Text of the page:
SEPTEMBER 2017 THEWCPRESS.COM

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Dave's Automotive Repair has served the West Chester, PA area with a commitment to service and value for over 40 years. We appreciate your interest and look forward to earning your business.

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Visit our website to make an appointment online.

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West Chester's

Cook Book

We asked West Chester's top chefs to share some of their restaurants' most-requested recipes

edited and photographed by

Skye McDonald, Amy Tucker & Nick Vecchio

SEPTEMBER 2017 THEWCPRESS.COM

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Crab Cakes

with Buerre Blanc Sauce John Serock Catering

1 medium onion, minced 1 red pepper, minced 1 green pepper, minced 1/2 bunch celery, chopped fine 1/2 cup oil 1/2 cup flour 1 pint heavy cream salt & pepper (to taste) 1 cup mayonnaise 3 tablespoon lemon juice 2 tablespoon Worcestershire 2 tablespoon Old Bay 1 pound crabmeat, claw 1 pound crabmeat, lump sauce: 2 cups white wine 4 tbsp butter, cold, cubed 1/3 bunch chives, chopped

1. In a sautĂŠ pan combine the vegeta-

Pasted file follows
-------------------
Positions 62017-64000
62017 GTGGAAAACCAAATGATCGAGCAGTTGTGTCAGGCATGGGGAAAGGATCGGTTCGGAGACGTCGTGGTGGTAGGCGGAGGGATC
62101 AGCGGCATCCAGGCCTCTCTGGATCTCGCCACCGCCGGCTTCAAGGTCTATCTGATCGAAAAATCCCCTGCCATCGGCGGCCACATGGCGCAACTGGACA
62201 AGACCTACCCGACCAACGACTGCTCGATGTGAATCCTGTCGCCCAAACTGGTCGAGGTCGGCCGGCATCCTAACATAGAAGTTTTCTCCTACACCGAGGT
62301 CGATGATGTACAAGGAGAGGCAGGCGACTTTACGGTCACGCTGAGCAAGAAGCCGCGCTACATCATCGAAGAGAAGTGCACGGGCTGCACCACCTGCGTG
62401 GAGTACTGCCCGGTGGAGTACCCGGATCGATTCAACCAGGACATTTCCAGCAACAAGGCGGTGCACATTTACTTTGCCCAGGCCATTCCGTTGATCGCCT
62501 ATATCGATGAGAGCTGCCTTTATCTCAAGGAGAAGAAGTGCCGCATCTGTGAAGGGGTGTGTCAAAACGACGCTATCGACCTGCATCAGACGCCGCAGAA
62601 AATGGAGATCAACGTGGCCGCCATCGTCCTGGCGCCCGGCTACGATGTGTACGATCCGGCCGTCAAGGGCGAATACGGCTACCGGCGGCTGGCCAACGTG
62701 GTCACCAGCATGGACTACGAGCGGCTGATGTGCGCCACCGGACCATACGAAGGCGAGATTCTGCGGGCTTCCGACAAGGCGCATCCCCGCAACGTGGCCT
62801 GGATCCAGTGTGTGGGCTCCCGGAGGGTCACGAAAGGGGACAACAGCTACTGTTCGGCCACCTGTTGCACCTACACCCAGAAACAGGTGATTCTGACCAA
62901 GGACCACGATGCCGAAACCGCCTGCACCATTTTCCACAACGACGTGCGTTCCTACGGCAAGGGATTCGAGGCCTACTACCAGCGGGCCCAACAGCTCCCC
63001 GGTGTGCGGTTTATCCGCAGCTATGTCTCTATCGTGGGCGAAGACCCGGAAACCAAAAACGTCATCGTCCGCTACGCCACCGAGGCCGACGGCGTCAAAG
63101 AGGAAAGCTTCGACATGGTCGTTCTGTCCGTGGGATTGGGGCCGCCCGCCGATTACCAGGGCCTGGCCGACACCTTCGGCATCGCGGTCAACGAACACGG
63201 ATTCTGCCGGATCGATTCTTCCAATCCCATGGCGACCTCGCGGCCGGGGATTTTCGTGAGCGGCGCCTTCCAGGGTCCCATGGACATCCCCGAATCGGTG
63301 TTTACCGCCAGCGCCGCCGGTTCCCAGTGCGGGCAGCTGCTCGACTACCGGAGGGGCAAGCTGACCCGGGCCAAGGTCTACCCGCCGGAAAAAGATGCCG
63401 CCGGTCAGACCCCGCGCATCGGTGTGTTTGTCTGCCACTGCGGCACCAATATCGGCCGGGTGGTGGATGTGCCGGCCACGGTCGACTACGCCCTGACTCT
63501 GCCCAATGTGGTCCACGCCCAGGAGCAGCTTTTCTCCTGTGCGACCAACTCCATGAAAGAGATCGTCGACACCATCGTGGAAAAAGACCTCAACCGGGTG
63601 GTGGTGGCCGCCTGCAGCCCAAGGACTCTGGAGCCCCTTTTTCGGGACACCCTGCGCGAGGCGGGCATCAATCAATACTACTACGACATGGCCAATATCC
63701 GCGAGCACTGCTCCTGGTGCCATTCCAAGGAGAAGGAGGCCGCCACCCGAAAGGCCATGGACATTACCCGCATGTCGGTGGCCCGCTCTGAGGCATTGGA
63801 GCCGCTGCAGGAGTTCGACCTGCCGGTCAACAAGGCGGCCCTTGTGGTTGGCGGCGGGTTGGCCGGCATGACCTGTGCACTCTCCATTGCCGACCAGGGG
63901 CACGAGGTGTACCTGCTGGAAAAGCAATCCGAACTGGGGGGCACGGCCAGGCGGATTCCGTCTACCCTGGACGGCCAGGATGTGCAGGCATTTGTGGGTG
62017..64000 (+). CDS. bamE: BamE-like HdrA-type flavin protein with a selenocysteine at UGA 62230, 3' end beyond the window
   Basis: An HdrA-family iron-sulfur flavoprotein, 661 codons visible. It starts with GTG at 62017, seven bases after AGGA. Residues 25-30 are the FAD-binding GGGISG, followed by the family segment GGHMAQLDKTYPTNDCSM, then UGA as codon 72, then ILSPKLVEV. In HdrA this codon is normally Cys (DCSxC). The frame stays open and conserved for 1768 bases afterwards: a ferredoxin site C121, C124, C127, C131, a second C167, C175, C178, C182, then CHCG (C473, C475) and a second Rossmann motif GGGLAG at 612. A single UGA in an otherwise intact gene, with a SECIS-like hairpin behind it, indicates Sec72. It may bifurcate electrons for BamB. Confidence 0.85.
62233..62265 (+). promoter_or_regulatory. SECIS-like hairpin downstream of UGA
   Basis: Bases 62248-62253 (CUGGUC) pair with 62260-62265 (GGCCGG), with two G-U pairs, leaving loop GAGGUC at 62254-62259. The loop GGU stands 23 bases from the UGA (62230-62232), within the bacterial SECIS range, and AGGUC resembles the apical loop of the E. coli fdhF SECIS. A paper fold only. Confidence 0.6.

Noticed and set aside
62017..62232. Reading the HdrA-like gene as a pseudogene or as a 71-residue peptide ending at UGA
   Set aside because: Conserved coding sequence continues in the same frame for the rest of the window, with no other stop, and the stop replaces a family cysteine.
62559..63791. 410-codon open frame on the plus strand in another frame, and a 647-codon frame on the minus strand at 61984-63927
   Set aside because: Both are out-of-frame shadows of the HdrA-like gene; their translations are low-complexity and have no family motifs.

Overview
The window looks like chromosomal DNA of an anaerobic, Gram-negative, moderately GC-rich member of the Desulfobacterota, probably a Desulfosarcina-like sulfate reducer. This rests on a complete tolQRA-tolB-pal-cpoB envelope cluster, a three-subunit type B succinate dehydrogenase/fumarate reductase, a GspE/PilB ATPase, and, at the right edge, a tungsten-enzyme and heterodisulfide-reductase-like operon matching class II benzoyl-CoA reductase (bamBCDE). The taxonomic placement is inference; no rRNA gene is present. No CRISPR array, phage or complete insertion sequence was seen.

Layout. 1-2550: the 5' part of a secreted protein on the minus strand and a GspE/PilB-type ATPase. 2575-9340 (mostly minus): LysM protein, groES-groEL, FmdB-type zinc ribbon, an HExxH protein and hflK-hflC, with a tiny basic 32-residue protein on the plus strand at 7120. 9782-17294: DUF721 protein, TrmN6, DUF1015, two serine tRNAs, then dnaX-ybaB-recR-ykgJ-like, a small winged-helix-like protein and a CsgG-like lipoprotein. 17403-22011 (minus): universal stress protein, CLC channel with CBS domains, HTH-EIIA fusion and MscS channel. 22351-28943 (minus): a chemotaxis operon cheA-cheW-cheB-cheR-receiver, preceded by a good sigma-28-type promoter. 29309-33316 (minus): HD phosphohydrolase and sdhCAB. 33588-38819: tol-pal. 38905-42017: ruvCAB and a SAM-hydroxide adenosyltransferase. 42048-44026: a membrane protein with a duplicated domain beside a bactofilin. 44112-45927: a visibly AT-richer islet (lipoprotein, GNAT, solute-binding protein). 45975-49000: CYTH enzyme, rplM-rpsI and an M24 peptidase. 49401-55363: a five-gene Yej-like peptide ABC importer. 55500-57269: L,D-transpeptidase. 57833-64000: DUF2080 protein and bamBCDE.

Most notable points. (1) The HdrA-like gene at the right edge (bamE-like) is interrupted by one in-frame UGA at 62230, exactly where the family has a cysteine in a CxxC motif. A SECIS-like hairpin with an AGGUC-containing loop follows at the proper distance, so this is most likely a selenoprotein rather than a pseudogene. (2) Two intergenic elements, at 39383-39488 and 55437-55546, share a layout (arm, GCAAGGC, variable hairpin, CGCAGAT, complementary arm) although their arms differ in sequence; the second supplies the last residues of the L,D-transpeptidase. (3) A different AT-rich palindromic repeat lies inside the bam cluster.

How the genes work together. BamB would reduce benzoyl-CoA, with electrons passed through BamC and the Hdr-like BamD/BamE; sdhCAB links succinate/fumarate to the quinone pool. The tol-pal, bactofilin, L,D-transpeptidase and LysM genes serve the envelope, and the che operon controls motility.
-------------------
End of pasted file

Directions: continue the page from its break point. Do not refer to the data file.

bles and oil and soften over a medium heat. (You should start in a cold pan to prevent browning).

2. Once vegetables are soft (approx-

imately 8 mins.) incorporate the flour into the pan using a spoon to stir, cook for 1 minute.

3. Remove from heat and mix in the heavy cream until smooth.

4. Return to heat, simmer for 2 minutes to thicken.

5. Remove from heat, add the remaining ingredients with the exception of the Lump crab.

6. Stir ingredients together and gently

fold the lump crab meat in, being careful not to break up the lumps.

7. Form crab cakes into desired size and place on a non-stick baking pan into a 425°F oven for 8-10 minutes.

8. Simmer 2 cups of wine over

medium heat until reduced by half.

9. Remove pan from heat and whisk in cold butter a little at a time to incorporate.

10. Season with salt, pepper and

chives and spoon over crab cakes for service.

Mango Salsa America's Pie

4 ripened Mangos 1/2 cup red onions 1/2 teaspoon red pepper flakes 1/4 bunch of cilantro pinch of salt and pepper

1. Dice mango into cubes 2. Chop red onions & cilantro finely 3. Mix together in a bowl and add the salt and pepper and red pepper flakes.